Commercial Energy Audits: Do Virtual Energy Audits Stack up to Traditional Onsite Audits?
New Technology Collects Energy Data Remotely
Commercial buildings in the U.S. spend more than $100 billion on utility bills annually and are responsible for approximately 20 percent of the nation’s energy use. Considering that 30-50 percent of energy use is routinely wasted, and it’s easy to see why building owners are becoming more serious about making energy-efficiency improvements within their facilities. To figure out which improvements make the most sense, owners usually turn to HVAC professionals to conduct comprehensive energy audits, which are used to thoroughly evaluate existing mechanical systems.
While energy audits have traditionally occurred on-site, some firms are offering virtual energy audits, which they say are faster and more cost-effective than on-site audits. Some say there is no substitute for being on-site and verifying the actual operating conditions of a building. Others note virtual and on-site energy audits may complement one another, resulting in a broader collection of data that can ultimately be used to justify improvements designed to lower a building’s energy costs as well as benefit the indoor environment.
How it Works
A virtual energy audit remotely analyzes meter data to determine how a building is consuming energy and recommends efficiency improvements. Solution providers use a variety of analytical approaches to compute the data and recommend improvements.
Retroficiency’s Virtual Energy Assessment (VEA), for example, uses rapid energy modeling techniques in order to detect key building attributes, including type, end-use consumption, operational characteristics, etc. These factors identify how the structure is performing, how that performance could shift with more energy-efficient operations and systems, and suggests specific changes that could help to achieve those performance improvements, said Mike Kaplan, vice president of marketing, Retroficiency. “Each building-level report is based on an assessment of performance from a number of distinct angles, including time of day and season,” said Kaplan. “By pairing meter data with external data, such as weather, VEA’s algorithms gain insights to determine how much energy is consumed by each end-use system (heating, cooling, lighting, etc.). VEA then helps to hone in on the greatest savings potential and the operational and retrofit opportunities that exist within each individual building.”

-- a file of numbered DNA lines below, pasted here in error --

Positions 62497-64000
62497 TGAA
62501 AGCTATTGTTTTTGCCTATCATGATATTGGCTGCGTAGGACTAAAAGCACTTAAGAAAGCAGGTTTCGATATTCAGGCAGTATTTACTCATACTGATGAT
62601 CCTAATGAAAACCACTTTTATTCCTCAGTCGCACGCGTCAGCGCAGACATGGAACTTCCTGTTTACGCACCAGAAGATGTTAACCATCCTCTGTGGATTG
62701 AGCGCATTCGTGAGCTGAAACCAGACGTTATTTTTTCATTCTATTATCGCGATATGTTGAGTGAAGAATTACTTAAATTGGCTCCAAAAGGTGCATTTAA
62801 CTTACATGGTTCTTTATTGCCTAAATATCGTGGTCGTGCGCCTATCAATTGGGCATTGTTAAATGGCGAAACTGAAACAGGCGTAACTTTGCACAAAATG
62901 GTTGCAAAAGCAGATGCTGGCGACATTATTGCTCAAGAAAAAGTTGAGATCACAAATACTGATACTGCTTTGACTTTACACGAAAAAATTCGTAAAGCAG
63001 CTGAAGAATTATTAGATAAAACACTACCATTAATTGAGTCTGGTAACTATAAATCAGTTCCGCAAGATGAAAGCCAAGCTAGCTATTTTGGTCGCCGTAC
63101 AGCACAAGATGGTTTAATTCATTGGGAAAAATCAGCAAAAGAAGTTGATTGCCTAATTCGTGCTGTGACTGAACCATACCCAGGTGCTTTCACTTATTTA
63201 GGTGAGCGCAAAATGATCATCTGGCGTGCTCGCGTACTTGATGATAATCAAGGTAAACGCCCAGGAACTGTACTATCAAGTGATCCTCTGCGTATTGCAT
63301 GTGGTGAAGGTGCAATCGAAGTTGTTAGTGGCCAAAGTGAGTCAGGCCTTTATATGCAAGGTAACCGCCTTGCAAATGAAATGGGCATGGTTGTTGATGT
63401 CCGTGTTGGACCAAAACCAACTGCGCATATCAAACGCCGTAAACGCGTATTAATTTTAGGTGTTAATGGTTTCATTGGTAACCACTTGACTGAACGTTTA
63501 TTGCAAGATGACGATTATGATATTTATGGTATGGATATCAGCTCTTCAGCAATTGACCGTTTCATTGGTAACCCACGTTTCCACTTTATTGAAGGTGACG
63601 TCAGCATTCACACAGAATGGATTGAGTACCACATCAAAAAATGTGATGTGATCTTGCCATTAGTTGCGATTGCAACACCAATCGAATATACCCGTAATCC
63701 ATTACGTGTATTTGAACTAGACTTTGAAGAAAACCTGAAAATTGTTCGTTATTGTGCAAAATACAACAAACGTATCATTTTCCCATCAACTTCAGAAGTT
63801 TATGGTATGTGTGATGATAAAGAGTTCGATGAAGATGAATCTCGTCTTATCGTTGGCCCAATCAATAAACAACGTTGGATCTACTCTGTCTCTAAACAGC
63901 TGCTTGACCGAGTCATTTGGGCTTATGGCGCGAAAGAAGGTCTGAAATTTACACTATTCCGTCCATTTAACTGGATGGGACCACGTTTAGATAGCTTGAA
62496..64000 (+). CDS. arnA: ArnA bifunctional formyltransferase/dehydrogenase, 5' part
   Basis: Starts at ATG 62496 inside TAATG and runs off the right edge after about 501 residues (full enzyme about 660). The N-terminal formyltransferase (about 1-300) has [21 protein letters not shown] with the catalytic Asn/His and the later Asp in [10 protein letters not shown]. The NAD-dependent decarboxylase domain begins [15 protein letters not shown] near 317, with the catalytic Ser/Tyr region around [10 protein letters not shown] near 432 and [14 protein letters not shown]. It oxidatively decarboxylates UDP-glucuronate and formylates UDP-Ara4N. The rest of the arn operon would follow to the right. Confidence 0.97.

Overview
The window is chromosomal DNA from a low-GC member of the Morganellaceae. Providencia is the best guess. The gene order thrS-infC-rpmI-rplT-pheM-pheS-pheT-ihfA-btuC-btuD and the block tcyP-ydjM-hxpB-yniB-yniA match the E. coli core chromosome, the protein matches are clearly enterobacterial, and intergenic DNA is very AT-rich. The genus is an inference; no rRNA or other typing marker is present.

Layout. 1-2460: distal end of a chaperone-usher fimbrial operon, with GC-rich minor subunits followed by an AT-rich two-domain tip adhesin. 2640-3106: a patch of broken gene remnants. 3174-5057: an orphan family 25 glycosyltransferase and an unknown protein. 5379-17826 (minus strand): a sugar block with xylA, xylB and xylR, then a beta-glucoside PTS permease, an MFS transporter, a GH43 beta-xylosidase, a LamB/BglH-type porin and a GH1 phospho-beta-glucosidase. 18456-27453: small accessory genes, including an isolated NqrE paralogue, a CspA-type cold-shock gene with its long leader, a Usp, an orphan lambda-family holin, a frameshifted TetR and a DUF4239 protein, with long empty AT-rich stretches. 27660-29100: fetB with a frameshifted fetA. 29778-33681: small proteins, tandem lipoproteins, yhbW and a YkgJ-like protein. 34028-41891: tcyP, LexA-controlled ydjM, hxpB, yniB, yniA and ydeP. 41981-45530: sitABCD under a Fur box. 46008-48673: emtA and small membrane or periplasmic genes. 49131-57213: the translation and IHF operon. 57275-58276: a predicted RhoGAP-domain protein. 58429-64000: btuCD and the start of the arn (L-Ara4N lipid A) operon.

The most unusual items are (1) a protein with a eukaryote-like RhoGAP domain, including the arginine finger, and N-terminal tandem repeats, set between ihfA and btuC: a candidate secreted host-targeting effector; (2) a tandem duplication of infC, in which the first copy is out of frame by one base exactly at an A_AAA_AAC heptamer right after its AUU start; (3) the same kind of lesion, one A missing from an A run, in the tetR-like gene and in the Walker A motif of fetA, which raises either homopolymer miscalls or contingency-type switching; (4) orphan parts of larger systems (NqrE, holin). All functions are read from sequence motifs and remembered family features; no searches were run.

Retroficiency works directly with power utilities and energy service providers (ESPs) to conduct assessments of large portfolios of buildings as well as individual locations. In most scenarios, Retroficiency receives 15-minute-interval consumption data from the utility or ESP customer, and, once the data is uploaded, performs the assessment in minutes per building. If this information is not available, customers can provide monthly building meter (energy consumption) data, which can be used to prioritize buildings and engage customers.